There’s more! The noun σωτῆρος lacks the article (τοῦ) – in grammatical parlance, σωτῆρος is “anarthrous.”13 This is significant. In the course of his analysis, Prof. Harris summarizes what has come to be known as “Granville Sharp’s Rule.” He explains, “two coordinate nouns referring to the same person are customarily linked by a single article.… The most satisfactory explanation of the anarthrous σωτῆρος … indicates that the nouns (θεοῦ, σωτῆρος) … have a single referent.”14

In our passage, the noun θεοῦ has the article τοῦ. The noun σωτῆρος, linked to θεοῦ by καὶ (and) is without the article. Therefore, these two titles do not refer to two persons, but to one. According to Titus 2:13, who is Jesus Christ? Our great God and Savior!15

2 Peter 1:1

Our grammatical concern in 2 Peter 1:1 is with the passage’s last nine words, which in Greek are “ἐν δικαιοσύνῃ τοῦ θεοῦ ἡμῶν καὶ σωτῆρος Ἰησοῦ Χριστοῦ.” The number of persons indicated by “τοῦ θεοῦ ἡμῶν καὶ σωτῆρος Ἰησοῦ Χριστοῦ” once again determines whether Peter meant “our God and the Savior Jesus Christ” or “our God and Savior (who is) Jesus Christ.”16

The word order in Titus 2:13 places the possessive determiner ἡμῶν (our) following the phrase “τοῦ μεγάλου θεοῦ καὶ σωτῆρος.” In 2 Peter 1:1, however, ἡμῶν follows τοῦ θεοῦ and precedes καὶ σωτῆρος. We must inquire: even though θεοῦ in 2 Peter 1:1 has the article τοῦ and σωτῆρος is anarthrous, does the different placement of ἡμῶν change the number of persons from one (as per Granville Sharp’s Rule) to two persons? 

Prof. Harris again provides the answer. He writes, 

[W]hen two substantives are under the vinculum [bond or tie] of a single article, a personal pronoun applies to both, whether it precedes both or follows either of the substantives. Thus one finds three times elsewhere in 2 Peter (1:11; 2:20; 3:18) “τοῦ κυρίου ἡμῶν καὶ σωτῆρος Ἰησοῦ Χριστοῦ” (of our Lord and Savior Jesus Christ) where no commentator distinguishes κυρίος (κυρίου) from σωτήρ (σωτῆρος).17

Therefore, since there is no article (τοῦ) added to σωτῆρος,18 and since the two substantives (θεοῦ and σωτῆρος) are under the bond of the single article τοῦ, we can confidently understand Peter to mean, “by the righteousness of our God and Savior Jesus Christ.”19 We now know that the possessive determiner ἡμῶν applies to both God (θεοῦ) and Savior (σωτῆρος) even though ἡμῶν follows only the first noun (θεοῦ).

As in Titus 2:13, in the first verse of his second epistle, Peter places Ἰησοῦ Χριστοῦ in apposition to θεοῦ καὶ σωτῆρος, the formula in common in the first century to refer to one and the same deity20 understood by the Jews to be the LORD who is One.21 Prof. Harris is convinced that “in 2 Peter 1:1 the title ὁ θεὸς ἡμῶν καὶ σωτήρ is applied to Jesus Christ.”22 He writes that this “conclusion seems inescapable.”23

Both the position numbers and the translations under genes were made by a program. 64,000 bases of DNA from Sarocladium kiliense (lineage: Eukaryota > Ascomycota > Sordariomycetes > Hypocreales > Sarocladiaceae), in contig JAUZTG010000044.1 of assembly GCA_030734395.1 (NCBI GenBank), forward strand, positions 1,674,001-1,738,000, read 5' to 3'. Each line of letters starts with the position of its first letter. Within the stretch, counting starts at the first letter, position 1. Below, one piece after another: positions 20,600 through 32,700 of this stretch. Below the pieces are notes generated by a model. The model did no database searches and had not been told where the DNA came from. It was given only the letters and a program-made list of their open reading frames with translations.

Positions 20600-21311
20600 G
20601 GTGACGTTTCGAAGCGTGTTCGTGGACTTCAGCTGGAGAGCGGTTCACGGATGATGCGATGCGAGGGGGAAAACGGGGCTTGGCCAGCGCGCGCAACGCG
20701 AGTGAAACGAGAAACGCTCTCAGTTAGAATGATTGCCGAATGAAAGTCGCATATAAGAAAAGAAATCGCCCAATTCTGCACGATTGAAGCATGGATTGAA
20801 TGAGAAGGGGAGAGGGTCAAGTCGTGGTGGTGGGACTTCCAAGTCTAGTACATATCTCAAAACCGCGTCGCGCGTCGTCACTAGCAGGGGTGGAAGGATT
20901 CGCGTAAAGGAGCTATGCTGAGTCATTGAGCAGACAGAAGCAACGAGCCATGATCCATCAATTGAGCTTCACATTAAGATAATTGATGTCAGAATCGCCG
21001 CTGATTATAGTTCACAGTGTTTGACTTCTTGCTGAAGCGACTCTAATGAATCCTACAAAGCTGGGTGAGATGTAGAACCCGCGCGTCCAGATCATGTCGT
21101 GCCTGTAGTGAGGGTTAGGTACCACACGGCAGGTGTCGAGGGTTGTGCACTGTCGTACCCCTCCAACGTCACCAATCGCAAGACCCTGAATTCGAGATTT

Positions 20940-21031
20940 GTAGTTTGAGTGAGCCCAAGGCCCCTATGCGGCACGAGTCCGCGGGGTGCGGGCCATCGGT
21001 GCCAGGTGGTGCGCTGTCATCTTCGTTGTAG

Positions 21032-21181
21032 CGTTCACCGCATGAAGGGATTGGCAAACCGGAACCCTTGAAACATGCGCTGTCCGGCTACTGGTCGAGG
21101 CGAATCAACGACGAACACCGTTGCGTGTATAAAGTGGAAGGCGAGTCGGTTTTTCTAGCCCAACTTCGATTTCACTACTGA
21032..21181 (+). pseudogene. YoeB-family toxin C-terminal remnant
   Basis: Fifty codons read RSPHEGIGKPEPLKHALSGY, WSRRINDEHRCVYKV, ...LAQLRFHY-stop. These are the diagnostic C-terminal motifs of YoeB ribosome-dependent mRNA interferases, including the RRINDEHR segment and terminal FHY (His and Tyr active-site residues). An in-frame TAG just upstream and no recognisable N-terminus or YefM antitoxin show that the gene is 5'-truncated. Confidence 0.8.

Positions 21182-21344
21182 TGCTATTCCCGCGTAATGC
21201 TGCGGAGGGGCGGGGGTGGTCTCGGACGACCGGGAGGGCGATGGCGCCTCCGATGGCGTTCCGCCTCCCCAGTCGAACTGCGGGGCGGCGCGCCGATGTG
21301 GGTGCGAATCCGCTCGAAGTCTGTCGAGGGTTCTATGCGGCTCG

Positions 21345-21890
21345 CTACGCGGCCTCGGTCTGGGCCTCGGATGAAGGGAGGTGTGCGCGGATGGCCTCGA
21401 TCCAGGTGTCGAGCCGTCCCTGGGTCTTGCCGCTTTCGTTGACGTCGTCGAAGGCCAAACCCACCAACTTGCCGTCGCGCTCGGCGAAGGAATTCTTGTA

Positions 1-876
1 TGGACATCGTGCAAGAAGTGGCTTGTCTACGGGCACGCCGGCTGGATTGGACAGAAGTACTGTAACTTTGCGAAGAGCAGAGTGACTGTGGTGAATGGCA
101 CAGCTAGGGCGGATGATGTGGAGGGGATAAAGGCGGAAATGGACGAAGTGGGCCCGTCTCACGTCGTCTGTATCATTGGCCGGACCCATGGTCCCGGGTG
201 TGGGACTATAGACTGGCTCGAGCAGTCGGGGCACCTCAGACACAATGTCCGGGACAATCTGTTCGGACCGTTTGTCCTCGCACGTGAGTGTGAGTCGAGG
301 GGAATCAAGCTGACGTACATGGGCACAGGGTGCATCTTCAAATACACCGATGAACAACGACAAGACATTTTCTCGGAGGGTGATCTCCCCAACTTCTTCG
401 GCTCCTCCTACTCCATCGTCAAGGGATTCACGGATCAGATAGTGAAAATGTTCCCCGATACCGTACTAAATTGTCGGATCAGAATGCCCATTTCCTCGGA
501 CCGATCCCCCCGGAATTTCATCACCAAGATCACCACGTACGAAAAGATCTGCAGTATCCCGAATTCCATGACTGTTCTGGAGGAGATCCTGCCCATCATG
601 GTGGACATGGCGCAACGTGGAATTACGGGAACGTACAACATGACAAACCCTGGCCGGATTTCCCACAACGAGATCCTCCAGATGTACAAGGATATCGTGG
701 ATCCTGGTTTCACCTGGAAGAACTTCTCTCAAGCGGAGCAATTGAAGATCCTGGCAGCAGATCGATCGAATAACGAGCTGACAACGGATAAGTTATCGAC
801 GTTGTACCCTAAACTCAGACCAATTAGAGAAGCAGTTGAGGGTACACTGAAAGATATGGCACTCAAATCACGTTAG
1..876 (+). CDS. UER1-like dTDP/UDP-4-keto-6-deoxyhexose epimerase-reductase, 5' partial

Relatively soon after beginning Greek lessons two years ago, I heard it said, “John 1:1, John 20:28, and Hebrews 1:824 are ‘a grammarian’s three Scripture proofs that Jesus is God.’” Now that I have read Murray J. Harris’ analysis of Titus 2:13 and 2 Peter 1:1, I submit for consideration “a grammarian’s five Scripture proofs.”


  1. Pope St. Paul VI, Evangelii nuntiandi 14.
  2. Matt 16:15, Mark 8:29, Luke 9:20.
  3. Rev. John J. Dougherty, S.S.D., Immaculate Seminary, Darlington, NJ.
  4. Dirk Jongkind and Peter J. Williams, The Greek New Testament, produced at Tyndale House, Cambridge (2017) Preface, p. viii.
  5. Dei verbum 25, see n. 5.
  6. Murray J. Harris, Jesus as God: The New Testament Use of Theos in Reference to Jesus (Grand Rapids, MI: Baker, 1992).
  7. Harris, Jesus as God, 176–177.
  8. Ibid., 178.
  9. Ibid.
  10. See H. Hansen and G.M. Quinn, Greek: An Intensive Course (New York, Fordham UP, 1992) 178.
  11. Harris, Jesus as God, 178.
  12. Ibid., 178–179.
  13. Ibid., 179–180.
  14. Ibid. See also Daniel B. Wallace, Granville Sharp’s Canon and Its Kin: Semantics and Significance (Peter Lang: 2009).
  15. A note in the NET Bible on Titus 2:13 reads in part, “The terms “God and Savior” both refer to the same person, Jesus Christ. This is one of the clearest statements in the NT concerning the deity of Christ.”
  16. Harris, Jesus as God, 230.
  17. Ibid., 231. See also p. 231, where Harris offers three other NT examples of ὑμῶν, αὐτοῦ, and ἡμῶν applying to two substantives under the vinculum of a single article regardless of word order: 2 Pet 1:10, ὑμῶν τὴν κλῆσιν καὶ ἐκλογὴν; Eph 3:5, τοῖς ἁγίοις ἀποστόλοις αὐτοῦ καὶ προφήταις; 1 Thess 3:7, ἐπὶ πάσῃ τῇ ἀνάγκῃ καὶ θλίψει ἡμῶν.
  18. Ibid., 232.
  19. Ibid.
  20. Ibid., 178–179, 233–234.
  21. Ibid., 179.
  22. Ibid., 238. Harris uses the nominative case for the title being applied to Jesus. In the context of 2 Pet 1:1, however, both nouns occur in the genitive: τοῦ θεοῦ … καὶ σωτῆρος.
  23. Ibid.
  24. Harris, Jesus as God. For “The Word was God” (John 1:1), see pp. pp. 51–71; for “My Lord and my God!” (John 20:28), see pp. 105–129; for “The throne of God” (Hebrews 1:8–9), see pp. 205–227.